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# How would one calculate a 3d Mesh volume in Unity?

Basicly, how could I calculate the volume of a 3d Mesh in Unity?

I have found this, pseudocode, I guess (not sure if it's pseudocode, just a guess):

```
public float SignedVolumeOfTriangle(Vector p1, Vector p2, Vector p3) {
var v321 = p3.X*p2.Y*p1.Z;
var v231 = p2.X*p3.Y*p1.Z;
var v312 = p3.X*p1.Y*p2.Z;
var v132 = p1.X*p3.Y*p2.Z;
var v213 = p2.X*p1.Y*p3.Z;
var v123 = p1.X*p2.Y*p3.Z;
return (1.0f/6.0f)*(-v321 + v231 + v312 - v132 - v213 + v123);
}
```

*P.S. SignedVolumeOfTriangle(); calculates volume of Tetrahedron, calculated from those triangles.* followed by this:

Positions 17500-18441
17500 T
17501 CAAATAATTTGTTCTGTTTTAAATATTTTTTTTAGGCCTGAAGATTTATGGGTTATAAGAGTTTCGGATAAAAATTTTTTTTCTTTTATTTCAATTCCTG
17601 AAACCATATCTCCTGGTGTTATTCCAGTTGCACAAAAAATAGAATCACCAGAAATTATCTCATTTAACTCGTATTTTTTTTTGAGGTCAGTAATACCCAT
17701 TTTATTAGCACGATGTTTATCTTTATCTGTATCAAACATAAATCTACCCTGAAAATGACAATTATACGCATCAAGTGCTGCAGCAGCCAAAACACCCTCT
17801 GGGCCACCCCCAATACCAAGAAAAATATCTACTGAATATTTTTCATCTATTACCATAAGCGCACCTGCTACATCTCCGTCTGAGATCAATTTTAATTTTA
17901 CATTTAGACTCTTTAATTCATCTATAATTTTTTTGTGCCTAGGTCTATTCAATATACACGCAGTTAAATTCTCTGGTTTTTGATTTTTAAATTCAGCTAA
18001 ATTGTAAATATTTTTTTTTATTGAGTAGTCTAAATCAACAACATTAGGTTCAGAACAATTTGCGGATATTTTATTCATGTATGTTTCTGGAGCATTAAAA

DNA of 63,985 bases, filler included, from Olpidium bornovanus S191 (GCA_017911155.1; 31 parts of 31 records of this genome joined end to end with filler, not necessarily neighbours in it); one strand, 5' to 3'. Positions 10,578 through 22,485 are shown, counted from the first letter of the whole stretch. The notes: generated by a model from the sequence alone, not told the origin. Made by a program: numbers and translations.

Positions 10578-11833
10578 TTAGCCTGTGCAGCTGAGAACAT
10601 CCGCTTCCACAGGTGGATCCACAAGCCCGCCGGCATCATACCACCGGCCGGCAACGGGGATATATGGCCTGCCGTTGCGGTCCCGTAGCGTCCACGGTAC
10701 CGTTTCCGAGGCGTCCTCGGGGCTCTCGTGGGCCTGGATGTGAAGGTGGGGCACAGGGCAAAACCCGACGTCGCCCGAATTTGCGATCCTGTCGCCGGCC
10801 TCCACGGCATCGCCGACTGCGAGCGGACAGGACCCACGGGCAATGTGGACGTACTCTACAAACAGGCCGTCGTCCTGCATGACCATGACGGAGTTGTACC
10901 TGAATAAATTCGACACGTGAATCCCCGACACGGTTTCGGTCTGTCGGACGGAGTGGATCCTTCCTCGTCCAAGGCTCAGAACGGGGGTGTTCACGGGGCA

```
public float VolumeOfMesh(Mesh mesh) {
var vols = from t in mesh.Triangles
select SignedVolumeOfTriangle(t.P1, t.P2, t.P3);
return Math.Abs(vols.Sum());
}
```

But I have no idea how to translate it to JavaScript or C# for use in Unity... Could someone point me into the right direction on how to do this?

Thanks in advance!

Triangles have area, not volume. Are you looking for surface area?

@flaviusxvii, no I am looking for volume, and that function there is a copy paste from StackOverflow question, about, how to calculate volume. I have no idea how to do that kind of calculation, therefore, I don't actually know what that function is doing... that's why I'm asking here.

This tetrahedron-based computation assumes the origin is within the object and that all triangles can "see" the origin without looking outside the volume. (I was going to say the object had to be convex, but that's not quite true.)

I think it has to be convex and it has to have its center (0, 0, 0) inside the volume.